The 15 mg injection of local triamcinolone and oral placebo was also better at lowering GSS scores and improving nerve conduction than oral triamcinolone and placebo injection. Long-acting and short-acting steroid injections effectively reduce symptoms after six weeks, but higher doses of short-acting steroids are required.

Steroid injection is also as effective as surgery to improve nocturnal paraesthesia symptoms by more than 20% at 2-year follow-up, but surgery provides a 2-year longer remission time. Nonetheless, steroid injections are easier to perform, less invasive, and more cost-effective than surgery. Steroid injection in carpal tunnel syndrome treatment can be performed under approximate anatomical location (blinded) or injection with ultrasound guidance.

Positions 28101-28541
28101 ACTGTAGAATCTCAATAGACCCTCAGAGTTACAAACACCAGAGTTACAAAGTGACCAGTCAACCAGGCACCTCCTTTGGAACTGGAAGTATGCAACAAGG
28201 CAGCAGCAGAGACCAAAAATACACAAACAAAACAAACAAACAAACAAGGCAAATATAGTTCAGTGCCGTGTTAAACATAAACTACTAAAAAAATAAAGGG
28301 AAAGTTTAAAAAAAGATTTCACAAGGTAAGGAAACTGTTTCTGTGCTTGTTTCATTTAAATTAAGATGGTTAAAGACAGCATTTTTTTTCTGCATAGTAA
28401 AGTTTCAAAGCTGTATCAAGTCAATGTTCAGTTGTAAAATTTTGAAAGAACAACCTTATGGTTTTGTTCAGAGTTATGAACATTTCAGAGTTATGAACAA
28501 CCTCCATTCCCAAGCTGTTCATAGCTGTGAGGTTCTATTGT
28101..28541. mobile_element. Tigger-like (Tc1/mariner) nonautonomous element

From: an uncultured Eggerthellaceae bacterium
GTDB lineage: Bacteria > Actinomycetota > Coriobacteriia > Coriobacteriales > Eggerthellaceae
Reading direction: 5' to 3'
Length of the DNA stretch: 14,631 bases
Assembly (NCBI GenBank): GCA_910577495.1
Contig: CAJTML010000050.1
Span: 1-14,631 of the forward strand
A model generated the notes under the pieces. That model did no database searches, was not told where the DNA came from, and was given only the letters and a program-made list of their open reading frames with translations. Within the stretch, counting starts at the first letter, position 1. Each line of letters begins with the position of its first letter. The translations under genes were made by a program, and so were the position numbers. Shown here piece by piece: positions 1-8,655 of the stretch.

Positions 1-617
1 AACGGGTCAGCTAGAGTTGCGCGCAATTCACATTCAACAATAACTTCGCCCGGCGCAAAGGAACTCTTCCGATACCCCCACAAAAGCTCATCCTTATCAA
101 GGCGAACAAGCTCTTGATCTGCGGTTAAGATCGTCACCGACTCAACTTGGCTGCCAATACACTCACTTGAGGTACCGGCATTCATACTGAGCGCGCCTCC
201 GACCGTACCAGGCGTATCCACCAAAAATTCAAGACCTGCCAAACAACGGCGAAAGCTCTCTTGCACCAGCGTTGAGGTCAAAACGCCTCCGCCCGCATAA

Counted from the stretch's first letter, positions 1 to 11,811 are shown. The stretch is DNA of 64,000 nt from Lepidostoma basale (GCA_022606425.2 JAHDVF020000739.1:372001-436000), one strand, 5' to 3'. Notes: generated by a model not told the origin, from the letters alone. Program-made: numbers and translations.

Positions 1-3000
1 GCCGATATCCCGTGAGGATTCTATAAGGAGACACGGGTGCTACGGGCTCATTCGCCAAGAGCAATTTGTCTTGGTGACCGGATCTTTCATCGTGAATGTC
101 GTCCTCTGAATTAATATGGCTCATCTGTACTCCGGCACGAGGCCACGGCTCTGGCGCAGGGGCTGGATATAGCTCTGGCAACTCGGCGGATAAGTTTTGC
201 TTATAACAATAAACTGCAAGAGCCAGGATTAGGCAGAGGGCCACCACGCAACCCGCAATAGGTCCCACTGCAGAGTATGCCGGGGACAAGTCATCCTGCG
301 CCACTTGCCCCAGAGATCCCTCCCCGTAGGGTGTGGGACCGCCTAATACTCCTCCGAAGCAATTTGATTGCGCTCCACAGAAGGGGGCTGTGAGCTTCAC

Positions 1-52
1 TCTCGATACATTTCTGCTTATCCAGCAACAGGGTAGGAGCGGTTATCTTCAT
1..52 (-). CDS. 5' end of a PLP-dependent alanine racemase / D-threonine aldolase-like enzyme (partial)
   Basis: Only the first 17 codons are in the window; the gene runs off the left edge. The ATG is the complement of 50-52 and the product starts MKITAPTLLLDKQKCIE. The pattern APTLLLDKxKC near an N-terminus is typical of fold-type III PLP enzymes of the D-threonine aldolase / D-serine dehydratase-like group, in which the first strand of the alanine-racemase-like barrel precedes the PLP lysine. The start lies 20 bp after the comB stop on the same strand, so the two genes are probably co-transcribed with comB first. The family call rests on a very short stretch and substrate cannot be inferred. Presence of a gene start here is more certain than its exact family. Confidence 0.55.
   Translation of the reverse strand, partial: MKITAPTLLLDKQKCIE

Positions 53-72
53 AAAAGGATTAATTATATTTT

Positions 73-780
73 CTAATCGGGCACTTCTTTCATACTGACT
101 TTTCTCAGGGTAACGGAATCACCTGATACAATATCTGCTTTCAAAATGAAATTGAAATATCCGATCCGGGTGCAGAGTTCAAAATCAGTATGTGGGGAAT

Ultrasound-Guided Steroid Injection

The intracarpal injection has many possible side effects, but this therapy is relatively safe to do. The study showed that out of 9515 injections, only 4 cases had serious complications, while side effects occurred in 33% of cases. The most common side effect was local pain in 13% of cases after six weeks, which disappeared for 3 weeks.

The use of ultrasound in the injection procedure provides better visualization of anatomical structures, which can increase precision, reduce the risk of tissue damage around the median nerve, reduce the likelihood of side effects, increase therapeutic effectiveness, and reduce the need for further action.

A meta-analysis of three randomized controlled trials with a total of 181 steroid injections showed that ultrasound-guided intracarpal injection was more effective than injection than landmark-guided injection in improving Symptom Severity Score (SSS) with differences in means. Difference -0.46.